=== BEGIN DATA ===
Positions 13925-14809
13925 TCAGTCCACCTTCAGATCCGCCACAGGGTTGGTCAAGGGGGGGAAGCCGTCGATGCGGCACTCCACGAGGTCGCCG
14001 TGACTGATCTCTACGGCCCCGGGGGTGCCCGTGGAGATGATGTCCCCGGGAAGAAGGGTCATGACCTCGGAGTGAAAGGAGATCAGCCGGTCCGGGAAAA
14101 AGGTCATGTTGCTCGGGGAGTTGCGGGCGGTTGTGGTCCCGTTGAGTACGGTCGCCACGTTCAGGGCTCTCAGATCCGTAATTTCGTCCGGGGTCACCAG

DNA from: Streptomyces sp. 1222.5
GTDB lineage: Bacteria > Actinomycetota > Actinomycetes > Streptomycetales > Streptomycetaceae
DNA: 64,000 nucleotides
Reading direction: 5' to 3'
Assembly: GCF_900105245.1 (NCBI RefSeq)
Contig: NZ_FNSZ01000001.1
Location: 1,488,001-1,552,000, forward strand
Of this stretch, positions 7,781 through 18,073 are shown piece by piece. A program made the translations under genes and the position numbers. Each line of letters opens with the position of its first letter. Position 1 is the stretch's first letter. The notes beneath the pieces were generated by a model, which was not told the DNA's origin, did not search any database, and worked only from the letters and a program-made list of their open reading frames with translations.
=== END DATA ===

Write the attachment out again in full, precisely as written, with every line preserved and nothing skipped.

Positions 13925-14809
13925 TCAGTCCACCTTCAGATCCGCCACAGGGTTGGTCAAGGGGGGGAAGCCGTCGATGCGGCACTCCACGAGGTCGCCG
14001 TGACTGATCTCTACGGCCCCGGGGGTGCCCGTGGAGATGATGTCCCCGGGAAGAAGGGTCATGACCTCGGAGTGAAAGGAGATCAGCCGGTCCGGGAAAA
14101 AGGTCATGTTGCTCGGGGAGTTGCGGGCGGTTGTGGTCCCGTTGAGTACGGTCGCCACGTTCAGGGCTCTCAGATCCGTAATTTCGTCCGGGGTCACCAG

DNA from: Streptomyces sp. 1222.5
GTDB lineage: Bacteria > Actinomycetota > Actinomycetes > Streptomycetales > Streptomycetaceae
DNA: 64,000 nucleotides
Reading direction: 5' to 3'
Assembly: GCF_900105245.1 (NCBI RefSeq)
Contig: NZ_FNSZ01000001.1
Location: 1,488,001-1,552,000, forward strand
Of this stretch, positions 7,781 through 18,073 are shown piece by piece. A program made the translations under genes and the position numbers. Each line of letters opens with the position of its first letter. Position 1 is the stretch's first letter. The notes beneath the pieces were generated by a model, which was not told the DNA's origin, did not search any database, and worked only from the letters and a program-made list of their open reading frames with translations.